Figure 5
Orai3 rescues thapsigargin-activated Ca2+ entry after RNAi knockdown of Orai1. (A) HEK293 cells transfected with combinations of Stim1-EYFP (control) and Orai3 plus Stim1-EYFP. In the latter condition, the concentration of Orai3 cDNA used was either 0.5 ...

In summary, we find that in expression experiments, all three Orai genes can generate or augment store-operated Ca2+ entry with efficacies in the order Orai1 > Orai2 > Orai3. How this apparent rank order relates to their function under conditions of physiological expression will require additional study.

Stim1 movements in response to Ca2+ store depletion

We next sought to address the question of how Stim1 might regulate the complex leading to channel activation. Two ideas have been suggested; according to Liou et al. (2), Stim1 redistributes within the cell, approaching the plasma membrane, but does not incorporate into the plasma membrane. A contrasting idea put forth by Zhang et al. (5) suggests that Stim1 actually traffics to, and is incorporated into the plasma membrane where it interacts with key players in the store-operated Ca2+ entry pathway. Also, Spassova et al. (17) presented evidence for a role of plasma membrane Stim1, but did not address the question of whether Stim1 moves into the plasma membrane upon store depletion, or is present there constitutively.

By use of total internal reflected fluorescence (TIRF) microscopy with HEK293 cells transfected with EYFP-Stim1, we confirmed the observation made by Zhang et al (5) and by Liou et al (2) that Stim1 does move to the vicinity of the plasma membrane following depletion of Ca2+ stores with thapsigargin (Figure 6A). We also carried out confocal imaging studies with this construct; consistent with previous findings (2), EYFP-Stim1 reorganizes from an apparent fibrillar or tubular form into discrete punctae in response to depletion of Ca2+ stores with thapsigargin (Figure 6B).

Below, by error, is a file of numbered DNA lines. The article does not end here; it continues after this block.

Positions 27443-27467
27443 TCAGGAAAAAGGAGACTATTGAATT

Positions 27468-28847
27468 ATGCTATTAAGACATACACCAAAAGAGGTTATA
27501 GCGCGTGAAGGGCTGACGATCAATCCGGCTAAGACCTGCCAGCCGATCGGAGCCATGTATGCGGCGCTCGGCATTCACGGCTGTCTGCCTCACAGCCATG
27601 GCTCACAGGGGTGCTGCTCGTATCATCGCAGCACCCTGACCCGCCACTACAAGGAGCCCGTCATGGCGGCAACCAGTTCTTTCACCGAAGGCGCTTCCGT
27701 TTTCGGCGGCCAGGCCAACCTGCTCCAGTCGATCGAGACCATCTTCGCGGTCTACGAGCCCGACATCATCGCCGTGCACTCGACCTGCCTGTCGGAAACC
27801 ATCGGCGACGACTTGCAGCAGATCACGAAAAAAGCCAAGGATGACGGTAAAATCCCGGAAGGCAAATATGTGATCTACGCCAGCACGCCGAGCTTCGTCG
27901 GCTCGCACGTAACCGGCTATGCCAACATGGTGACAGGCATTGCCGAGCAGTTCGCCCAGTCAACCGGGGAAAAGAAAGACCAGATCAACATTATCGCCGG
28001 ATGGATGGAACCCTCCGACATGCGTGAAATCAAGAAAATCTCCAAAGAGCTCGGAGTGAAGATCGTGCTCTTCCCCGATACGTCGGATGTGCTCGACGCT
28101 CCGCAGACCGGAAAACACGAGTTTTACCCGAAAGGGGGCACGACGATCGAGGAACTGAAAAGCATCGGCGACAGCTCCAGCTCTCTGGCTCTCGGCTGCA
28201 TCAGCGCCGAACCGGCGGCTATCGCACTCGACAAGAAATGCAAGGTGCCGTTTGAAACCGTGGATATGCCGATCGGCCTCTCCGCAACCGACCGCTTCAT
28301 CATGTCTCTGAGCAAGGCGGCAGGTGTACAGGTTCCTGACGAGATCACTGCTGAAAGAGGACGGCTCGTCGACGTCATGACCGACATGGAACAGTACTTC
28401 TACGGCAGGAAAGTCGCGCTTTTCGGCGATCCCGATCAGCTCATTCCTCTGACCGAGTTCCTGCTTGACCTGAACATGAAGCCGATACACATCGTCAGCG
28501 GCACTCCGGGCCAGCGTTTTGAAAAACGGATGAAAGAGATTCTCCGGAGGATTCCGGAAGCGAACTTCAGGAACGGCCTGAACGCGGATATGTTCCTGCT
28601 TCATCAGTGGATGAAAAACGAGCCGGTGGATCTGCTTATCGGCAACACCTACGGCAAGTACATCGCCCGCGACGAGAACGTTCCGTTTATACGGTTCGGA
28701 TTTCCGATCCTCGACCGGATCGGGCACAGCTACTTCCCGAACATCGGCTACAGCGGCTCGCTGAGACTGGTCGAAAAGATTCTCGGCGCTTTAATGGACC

Figure 6
Cellular movements of the Ca2+ sensor, Stim1. A: A field of several HEK293 cells expressing EYFP-Stim1 was imaged by TIRFM just prior to (upper panel) and 6.5 min after (lower panel) depletion of intracellular Ca2+ stores with thapsigargin (2 μM) ...

We prepared several mutant versions of Stim1 targeting acidic residues in the EF hand domain: D76A (previously reported in (2)), E87Q (previously reported in (5)), D76N, D78N (D76A, D78A was previously reported in (5)), and D76N. All with the exception of D76N produced constitutive punctate patterns (D76N, D78N in Figure 6C), and all produced constitutive Ca2+ entry (not shown, and see D76A and D76N, D78N in Figure 7B), again with the exception of D76N which had dominant negative activity (not shown). In single cell Ca2+ imaging experiments we determined that the EYFP-Stim1 construct can fully rescue Ca2+ entry in cells which have been treated with siRNA directed against Stim1 (Figure 7A), and that the EYFP-Stim1-D76A and D76N, D76N mutants activate constitutive Ca2+ entry (Figure 7B).

Figure 7
EYFP-Stim1 or EYFP-Stim1-D76A are not detected at the cell surface by confocal microscopy. (A) HEK293 cells were transfected with siRNA directed against Stim1. Two days post transfection, a subset of these cells was transfected with EYFP or EYFP-Stim1. ...

We next examined both EYFP fluorescence as well as staining of the cells by an antibody (tagged with a fluorophore, Alexa 647) directed against the N-terminal EYFP, which would be extracellular and accessible to the antibody if the protein were inserted into the plasma membrane (18). However, we found that in fixed cells with intact plasma membranes (i.e. no detergent treatment following fixation) antibody binding was not detected before or after depletion of intracellular Ca2+ stores, with either wild-type or the D76A versions of Stim1 (Figure 7C and D). This was not due to failure of the antibody to recognize the epitope as cells which were permeabilized with Triton X-100 prior to antibody staining showed co-localization of the antibody (red) with EYFP-Stim1 (green) (Figure 7C and D).